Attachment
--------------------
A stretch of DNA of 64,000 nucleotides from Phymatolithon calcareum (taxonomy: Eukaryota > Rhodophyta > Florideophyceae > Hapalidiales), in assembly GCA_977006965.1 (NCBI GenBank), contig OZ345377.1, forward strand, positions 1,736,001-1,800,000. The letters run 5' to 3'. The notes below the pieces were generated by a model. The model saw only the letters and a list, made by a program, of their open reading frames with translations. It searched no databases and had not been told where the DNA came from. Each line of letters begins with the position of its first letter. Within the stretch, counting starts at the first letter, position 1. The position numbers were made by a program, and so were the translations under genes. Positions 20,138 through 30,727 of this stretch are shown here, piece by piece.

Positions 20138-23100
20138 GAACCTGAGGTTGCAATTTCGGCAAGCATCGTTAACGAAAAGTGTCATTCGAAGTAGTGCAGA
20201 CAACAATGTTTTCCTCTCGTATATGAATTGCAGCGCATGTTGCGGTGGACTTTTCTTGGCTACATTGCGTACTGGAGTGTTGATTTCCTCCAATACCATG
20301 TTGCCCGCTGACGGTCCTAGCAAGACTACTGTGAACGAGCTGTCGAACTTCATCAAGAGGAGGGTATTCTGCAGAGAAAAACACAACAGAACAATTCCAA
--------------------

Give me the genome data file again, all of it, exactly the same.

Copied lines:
A stretch of DNA of 64,000 nucleotides from Phymatolithon calcareum (taxonomy: Eukaryota > Rhodophyta > Florideophyceae > Hapalidiales), in assembly GCA_977006965.1 (NCBI GenBank), contig OZ345377.1, forward strand, positions 1,736,001-1,800,000. The letters run 5' to 3'. The notes below the pieces were generated by a model. The model saw only the letters and a list, made by a program, of their open reading frames with translations. It searched no databases and had not been told where the DNA came from. Each line of letters begins with the position of its first letter. Within the stretch, counting starts at the first letter, position 1. The position numbers were made by a program, and so were the translations under genes. Positions 20,138 through 30,727 of this stretch are shown here, piece by piece.

Positions 20138-23100
20138 GAACCTGAGGTTGCAATTTCGGCAAGCATCGTTAACGAAAAGTGTCATTCGAAGTAGTGCAGA
20201 CAACAATGTTTTCCTCTCGTATATGAATTGCAGCGCATGTTGCGGTGGACTTTTCTTGGCTACATTGCGTACTGGAGTGTTGATTTCCTCCAATACCATG
20301 TTGCCCGCTGACGGTCCTAGCAAGACTACTGTGAACGAGCTGTCGAACTTCATCAAGAGGAGGGTATTCTGCAGAGAAAAACACAACAGAACAATTCCAA